by Edward Bellamy

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Chapter VI. Honi soit qui mal y pense

When we reached the house the doctor said:

"I am going to leave you to Edith this morning. The fact is, my duties as mentor, while extremely to my taste, are not quite a sinecure. The questions raised in our talks frequently suggest the necessity of refreshing my general knowledge of the contrasts between your day and this by looking up the historical authorities. The conversation this morning has indicated lines of research which will keep me busy in the library the rest of the day."

I found Edith in the garden, and received her congratulations upon my fully fledged citizenship. She did not seem at all surprised on learning my intention promptly to find a place in the industrial service.

"Of course you will want to enter the service as soon as you can," she said. "I knew you would. It is the only way to get in touch with the people and feel really one of the nation. It is the great event we all look forward to from childhood."

"Talking of industrial service," I said, "reminds me of a question it has a dozen times occurred to me to ask you. I understand that everyone who is able to do so, women as well as men, serves the nation from twenty-one to forty-five years of age in some useful occupation; but so far as I have seen, although you are the picture of health and vigor, you have no employment, but are quite like young ladies of elegant leisure in my day, who spent their time sitting in the parlor and looking handsome. Of course, it is highly agreeable to me that you should be so free, but how, exactly, is so much leisure on your part squared with the universal obligation of service?"

Edith was greatly amused. "And so you thought I was shirking? Had it not occurred to you that there might probably be such things as vacations or furloughs in the industrial service, and that the rather unusual and interesting guest in our household might furnish a natural occasion for me to take an outing if I could get it?"

"And can you take your vacation when you please?"

"We can take a portion of it when we please, always subject, of course, to the needs of the service."

"But what do you do when you are at work--teach school, paint china, keep books for the Government, stand behind a counter in the public stores, or operate a typewriter or telegraph wire?"

"Does that list exhaust the number of women's occupations in your day?"

"Oh, no; those were only some of their lighter and pleasanter occupations. Women were also the scrubbers, the washers, the servants of all work. The most repulsive and humiliating kinds of drudgery were put off upon the women of the poorer class; but I suppose, of course, you do not do any such work."

"You may be sure that I do my part of whatever unpleasant things there are to do, and so does every one in the nation; but, indeed, we have long ago arranged affairs so that there is very little such work to do. But, tell me, were there no women in your day who were machinists, farmers, engineers, carpenters, iron workers, builders, engine drivers, or members of the other great crafts?"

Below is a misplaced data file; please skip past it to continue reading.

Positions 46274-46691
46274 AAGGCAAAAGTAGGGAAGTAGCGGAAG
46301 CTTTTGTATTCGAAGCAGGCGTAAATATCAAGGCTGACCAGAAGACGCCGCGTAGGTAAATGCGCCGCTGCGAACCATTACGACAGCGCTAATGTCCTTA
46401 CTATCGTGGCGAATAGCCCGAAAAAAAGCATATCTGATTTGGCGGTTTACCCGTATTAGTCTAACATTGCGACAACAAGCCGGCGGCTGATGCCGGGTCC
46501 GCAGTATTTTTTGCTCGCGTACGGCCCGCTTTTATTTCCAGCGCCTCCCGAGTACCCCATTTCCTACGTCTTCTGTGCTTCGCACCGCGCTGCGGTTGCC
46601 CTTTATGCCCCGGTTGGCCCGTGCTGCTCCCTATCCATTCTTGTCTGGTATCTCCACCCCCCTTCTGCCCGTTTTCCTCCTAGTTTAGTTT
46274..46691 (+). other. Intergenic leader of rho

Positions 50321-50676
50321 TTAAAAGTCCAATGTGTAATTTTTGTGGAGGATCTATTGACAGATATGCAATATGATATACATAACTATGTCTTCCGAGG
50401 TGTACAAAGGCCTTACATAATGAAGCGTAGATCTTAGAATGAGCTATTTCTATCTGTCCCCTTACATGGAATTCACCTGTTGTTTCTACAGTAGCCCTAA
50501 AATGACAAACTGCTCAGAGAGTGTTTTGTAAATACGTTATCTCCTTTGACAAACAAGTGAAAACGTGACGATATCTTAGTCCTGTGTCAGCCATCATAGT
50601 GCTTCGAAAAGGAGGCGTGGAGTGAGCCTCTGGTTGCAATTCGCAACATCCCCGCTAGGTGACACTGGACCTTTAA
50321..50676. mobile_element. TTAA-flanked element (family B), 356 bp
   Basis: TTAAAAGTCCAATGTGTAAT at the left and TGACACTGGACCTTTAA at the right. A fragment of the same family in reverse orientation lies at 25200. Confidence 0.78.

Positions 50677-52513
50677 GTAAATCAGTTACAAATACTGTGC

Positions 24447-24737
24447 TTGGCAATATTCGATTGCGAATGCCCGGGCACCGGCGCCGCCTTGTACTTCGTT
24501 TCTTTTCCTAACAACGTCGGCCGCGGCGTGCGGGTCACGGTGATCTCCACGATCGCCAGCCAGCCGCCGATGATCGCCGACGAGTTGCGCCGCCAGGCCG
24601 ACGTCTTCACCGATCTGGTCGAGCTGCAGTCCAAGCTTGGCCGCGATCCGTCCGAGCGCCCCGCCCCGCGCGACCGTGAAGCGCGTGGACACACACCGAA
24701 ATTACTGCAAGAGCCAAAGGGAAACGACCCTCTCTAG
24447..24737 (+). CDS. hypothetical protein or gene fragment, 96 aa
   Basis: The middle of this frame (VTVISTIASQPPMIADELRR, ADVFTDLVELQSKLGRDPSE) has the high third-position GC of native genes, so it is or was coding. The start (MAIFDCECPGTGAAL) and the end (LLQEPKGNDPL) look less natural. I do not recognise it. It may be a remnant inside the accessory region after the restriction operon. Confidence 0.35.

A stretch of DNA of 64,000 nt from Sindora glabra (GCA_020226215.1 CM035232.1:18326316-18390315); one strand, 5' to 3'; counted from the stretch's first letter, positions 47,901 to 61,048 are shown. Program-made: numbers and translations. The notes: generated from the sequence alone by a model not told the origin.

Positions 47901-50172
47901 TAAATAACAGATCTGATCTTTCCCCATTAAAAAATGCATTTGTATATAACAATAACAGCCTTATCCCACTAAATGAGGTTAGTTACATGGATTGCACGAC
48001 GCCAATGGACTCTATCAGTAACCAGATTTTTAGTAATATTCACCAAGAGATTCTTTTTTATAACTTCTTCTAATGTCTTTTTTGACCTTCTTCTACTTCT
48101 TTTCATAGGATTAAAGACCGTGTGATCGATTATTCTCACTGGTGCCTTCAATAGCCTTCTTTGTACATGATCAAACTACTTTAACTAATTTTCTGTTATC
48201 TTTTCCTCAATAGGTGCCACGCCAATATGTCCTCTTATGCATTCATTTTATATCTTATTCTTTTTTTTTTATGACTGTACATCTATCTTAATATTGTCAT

"There were no women in such occupations. They were followed by men only."

"I suppose I knew that," she said; "I have read as much; but it is strange to talk with a man of the nineteenth century who is so much like a man of to-day and realize that the women were so different as to seem like another order of beings."

"But, really," said I, "I don't understand how in these respects the women can do very differently now unless they are physically much stronger. Most of these occupations you have just mentioned were too heavy for their strength, and for that reason, largely, were limited to men, as I should suppose they must still be."

"There is not a trade or occupation in the whole list," replied Edith, "in which women do not take part. It is partly because we are physically much more vigorous than the poor creatures of your time that we do the sorts of work that were too heavy for them, but it is still more an account of the perfection of machinery. As we have grown stronger, all sorts of work have grown lighter. Almost no heavy work is done directly now; machines do all, and we only need to guide them, and the lighter the hand that guides, the better the work done. So you see that nowadays physical qualities have much less to do than mental with the choice of occupations. The mind is constantly getting nearer to the work, and father says some day we may be able to work by sheer will power directly and have no need of hands at all. It is said that there are actually more women than men in great machine works. My mother was first lieutenant in a great iron works. Some have a theory that the sense of power which one has in controlling giant engines appeals to women's sensibilities even more than to men's. But really it is not quite fair to make you guess what my occupation is, for I have not fully decided on it."

"But you said you were already at work."

"Oh, yes, but you know that before we choose our life occupation we are three years in the unclassified or miscellaneous class of workers. I am in my second year in that class."

"What do you do?"

"A little of everything and nothing long. The idea is to give us during that period a little practical experience in all the main departments of work, so that we may know better how and what to choose as an occupation. We are supposed to have got through with the schools before we enter this class, but really I have learned more since I have been at work than in twice the time spent in school. You can not imagine how perfectly delightful this grade of work is. I don't wonder some people prefer to stay in it all their lives for the sake of the constant change in tasks, rather than elect a regular occupation. Just now I am among the agricultural workers on the great farm near Lexington. It is delightful, and I have about made up my mind to choose farm work as an occupation. That is what I had in mind when I asked you to guess my trade. Do you think you would ever have guessed that?"

"I don't think I ever should, and unless the conditions of farm work have greatly changed since my day I can not imagine how you could manage it in a woman's costume."

Edith regarded me for a moment with an expression of simple surprise, her eyes growing large. Then her glance fell to her dress, and when she again looked up her expression had changed to one which was at once meditative, humorous, and wholly inscrutable. Presently she said:

"Have you not observed, my dear Julian, that the dress of the women you see on the streets is different from that which women wore in the nineteenth century?"

"I have noticed, of course, that they generally wear no skirts, but you and your mother dress as women did in my day."

"And has it not occurred to you to wonder why our dress was not like theirs--why we wear skirts and they do not?"